ONTARIO—As promised previously by the Minister of Agriculture, Food and Rural Affairs, Jeff Leal, a review of the Ontario Wildlife Damage Compensation Program is going to be carried out. This is good news, says a representative of the Ontario Federation of Agriculture (OFA).
“The ministry is holding a review conference meeting on January 31 and February 1,” said Mark Kunkel, of the OFA on Monday. “The review will look at whether the current program accomplished the goals of the program; benefits farming and easy for farmers to apply for. We’re going to indicate that the current program didn’t accomplish what the province wanted. Especially in Northern Ontario, where there are many more predators.”
Pressure has been mounting from many farming groups, municipalities and individuals, leading to the review of the program, which was announced by Mr. Leal at an OFA convention late last fall. Mr. Kunkel explained at the time there are a lot of problems with the program and it is not providing the type of compensation that is needed for farmers who are losing livestock from predators kills.
Mr. Kunkel noted, the percentage of farmers who have made claims for livestock predator kills and been declined for this compensation has gone up from four percent to 20 percent under this program. He said farmers across the province are upset.
Another concern that farmers have is that evaluators in place now who investigate livestock predator kills in a municipality currently send a report down to the Ministry offices in Guelph and a decision on the claim is made there, said Mr. Kunkel. What is needed is for all investigators to get the proper training and to decide once they have done their work if compensation will be provided, and hopefully once the review is complete, this will be the case, he said.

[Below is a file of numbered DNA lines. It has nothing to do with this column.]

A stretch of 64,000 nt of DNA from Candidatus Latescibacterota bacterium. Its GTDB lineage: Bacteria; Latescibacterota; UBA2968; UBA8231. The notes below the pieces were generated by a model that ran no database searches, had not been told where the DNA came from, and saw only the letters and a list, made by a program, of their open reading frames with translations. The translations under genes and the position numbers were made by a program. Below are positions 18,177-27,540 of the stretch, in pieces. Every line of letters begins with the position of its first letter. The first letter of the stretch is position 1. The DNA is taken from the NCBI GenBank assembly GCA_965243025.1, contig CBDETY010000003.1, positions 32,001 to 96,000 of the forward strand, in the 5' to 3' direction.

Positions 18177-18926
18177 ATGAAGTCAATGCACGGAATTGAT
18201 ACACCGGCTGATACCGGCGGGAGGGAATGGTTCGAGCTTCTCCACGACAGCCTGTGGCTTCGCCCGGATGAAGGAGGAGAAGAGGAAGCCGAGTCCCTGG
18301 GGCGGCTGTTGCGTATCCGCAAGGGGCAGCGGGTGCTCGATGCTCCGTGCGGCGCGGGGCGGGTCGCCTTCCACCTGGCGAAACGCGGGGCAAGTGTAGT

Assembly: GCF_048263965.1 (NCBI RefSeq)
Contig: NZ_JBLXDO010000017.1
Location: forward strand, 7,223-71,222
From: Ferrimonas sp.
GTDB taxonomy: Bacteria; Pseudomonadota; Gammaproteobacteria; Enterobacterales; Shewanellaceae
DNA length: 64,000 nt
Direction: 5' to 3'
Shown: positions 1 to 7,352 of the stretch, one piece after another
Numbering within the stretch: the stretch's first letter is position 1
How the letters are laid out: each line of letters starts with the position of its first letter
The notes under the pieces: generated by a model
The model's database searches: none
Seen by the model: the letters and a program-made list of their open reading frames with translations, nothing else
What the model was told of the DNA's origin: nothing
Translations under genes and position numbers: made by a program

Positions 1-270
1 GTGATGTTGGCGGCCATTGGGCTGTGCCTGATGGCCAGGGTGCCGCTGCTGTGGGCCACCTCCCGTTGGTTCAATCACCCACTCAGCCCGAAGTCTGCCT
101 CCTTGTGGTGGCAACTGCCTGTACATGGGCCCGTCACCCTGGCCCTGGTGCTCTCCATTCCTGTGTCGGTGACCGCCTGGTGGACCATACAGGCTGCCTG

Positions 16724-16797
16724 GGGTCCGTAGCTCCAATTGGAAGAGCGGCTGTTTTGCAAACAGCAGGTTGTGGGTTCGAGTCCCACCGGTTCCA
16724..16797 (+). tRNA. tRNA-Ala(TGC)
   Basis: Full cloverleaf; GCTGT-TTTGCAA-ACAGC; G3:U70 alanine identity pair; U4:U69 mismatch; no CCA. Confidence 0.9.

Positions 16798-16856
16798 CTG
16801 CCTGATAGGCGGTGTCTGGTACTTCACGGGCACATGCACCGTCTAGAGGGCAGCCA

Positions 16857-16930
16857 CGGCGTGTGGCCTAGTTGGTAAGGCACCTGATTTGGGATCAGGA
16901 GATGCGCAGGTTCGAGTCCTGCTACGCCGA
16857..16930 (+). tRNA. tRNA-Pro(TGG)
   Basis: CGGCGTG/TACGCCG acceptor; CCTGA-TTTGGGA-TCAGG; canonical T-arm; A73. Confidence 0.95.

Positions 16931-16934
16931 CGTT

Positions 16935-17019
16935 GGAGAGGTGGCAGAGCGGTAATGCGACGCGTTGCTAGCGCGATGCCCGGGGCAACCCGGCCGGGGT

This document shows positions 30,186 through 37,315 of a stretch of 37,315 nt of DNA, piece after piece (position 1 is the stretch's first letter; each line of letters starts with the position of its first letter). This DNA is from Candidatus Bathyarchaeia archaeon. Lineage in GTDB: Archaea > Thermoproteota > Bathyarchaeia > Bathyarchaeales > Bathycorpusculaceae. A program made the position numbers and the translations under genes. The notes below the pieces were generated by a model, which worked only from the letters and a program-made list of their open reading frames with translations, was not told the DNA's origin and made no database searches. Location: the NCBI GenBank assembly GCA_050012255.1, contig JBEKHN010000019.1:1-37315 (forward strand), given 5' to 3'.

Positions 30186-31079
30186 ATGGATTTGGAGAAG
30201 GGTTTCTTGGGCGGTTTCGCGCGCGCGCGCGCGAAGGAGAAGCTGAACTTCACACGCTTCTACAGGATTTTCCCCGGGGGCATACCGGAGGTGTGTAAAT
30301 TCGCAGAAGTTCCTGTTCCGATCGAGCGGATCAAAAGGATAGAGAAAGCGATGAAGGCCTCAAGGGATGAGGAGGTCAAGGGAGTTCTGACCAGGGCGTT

On January 2, 2018, Mr. Leal released a statement on the evaluation of the Wildlife Damage Compensation Program. “Our government knows that farmers do their best to protect their livestock from wildlife predation, however, losses still do occur-and that’s why we provide support to help offset those losses through the Wildlife Damage Compensation Program. I’ve been in farmer’s fields and have seen first-hand the damage that predators have done to their livestock.”
“To ensure that the program works in the best interests of producers, our government made updates in January 2017 following a third-party review and consultations with a dozen partners from across the agri-food value chain. These updates are aligned with the recommendations made in the review; feedback received and is evidence-based.”
“As with all government programs, we want to ensure they are directly benefitting those who rely on them the most,” said Mr. Leal. “When I’m driving on back concessions and sitting around kitchen tables enjoying a cup of coffee with a farmer or sitting down with our municipal leaders, I’m always listening. I want you to know that I have heard your concerns about the updated program. That’s why my ministry will be working with our partners in the coming months to examine the program to ensure farmers are being fairly compensated for their losses.”
“I look forward to reviewing the feedback received as a result of the evaluation and, based on those discussions, changes to the program will be considered,” continued Mr. Leal. “Our nearly 50,000 family farms across the province work hard and our government is committed to supporting them.”